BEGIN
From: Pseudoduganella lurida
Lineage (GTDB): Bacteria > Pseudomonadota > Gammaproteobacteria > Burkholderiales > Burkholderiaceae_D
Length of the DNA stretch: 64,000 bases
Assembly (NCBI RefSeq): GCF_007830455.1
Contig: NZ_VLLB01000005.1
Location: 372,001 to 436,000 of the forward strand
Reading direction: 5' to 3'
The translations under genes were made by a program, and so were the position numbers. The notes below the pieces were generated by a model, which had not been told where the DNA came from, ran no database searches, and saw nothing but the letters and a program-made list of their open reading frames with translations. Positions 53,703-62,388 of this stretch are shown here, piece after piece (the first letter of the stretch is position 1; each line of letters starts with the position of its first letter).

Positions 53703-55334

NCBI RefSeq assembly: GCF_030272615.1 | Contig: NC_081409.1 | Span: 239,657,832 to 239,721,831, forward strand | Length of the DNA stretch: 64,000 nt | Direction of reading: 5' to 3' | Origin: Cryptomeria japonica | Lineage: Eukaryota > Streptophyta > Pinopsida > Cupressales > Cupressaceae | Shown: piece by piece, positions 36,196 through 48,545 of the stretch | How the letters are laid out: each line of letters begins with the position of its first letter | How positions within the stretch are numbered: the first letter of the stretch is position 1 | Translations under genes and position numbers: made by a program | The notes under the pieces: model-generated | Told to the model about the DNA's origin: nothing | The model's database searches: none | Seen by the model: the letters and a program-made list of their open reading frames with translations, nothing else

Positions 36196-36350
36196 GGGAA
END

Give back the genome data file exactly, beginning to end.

From: Pseudoduganella lurida
Lineage (GTDB): Bacteria > Pseudomonadota > Gammaproteobacteria > Burkholderiales > Burkholderiaceae_D
Length of the DNA stretch: 64,000 bases
Assembly (NCBI RefSeq): GCF_007830455.1
Contig: NZ_VLLB01000005.1
Location: 372,001 to 436,000 of the forward strand
Reading direction: 5' to 3'
The translations under genes were made by a program, and so were the position numbers. The notes below the pieces were generated by a model, which had not been told where the DNA came from, ran no database searches, and saw nothing but the letters and a program-made list of their open reading frames with translations. Positions 53,703-62,388 of this stretch are shown here, piece after piece (the first letter of the stretch is position 1; each line of letters starts with the position of its first letter).

Positions 53703-55334

NCBI RefSeq assembly: GCF_030272615.1 | Contig: NC_081409.1 | Span: 239,657,832 to 239,721,831, forward strand | Length of the DNA stretch: 64,000 nt | Direction of reading: 5' to 3' | Origin: Cryptomeria japonica | Lineage: Eukaryota > Streptophyta > Pinopsida > Cupressales > Cupressaceae | Shown: piece by piece, positions 36,196 through 48,545 of the stretch | How the letters are laid out: each line of letters begins with the position of its first letter | How positions within the stretch are numbered: the first letter of the stretch is position 1 | Translations under genes and position numbers: made by a program | The notes under the pieces: model-generated | Told to the model about the DNA's origin: nothing | The model's database searches: none | Seen by the model: the letters and a program-made list of their open reading frames with translations, nothing else

Positions 36196-36350
36196 GGGAA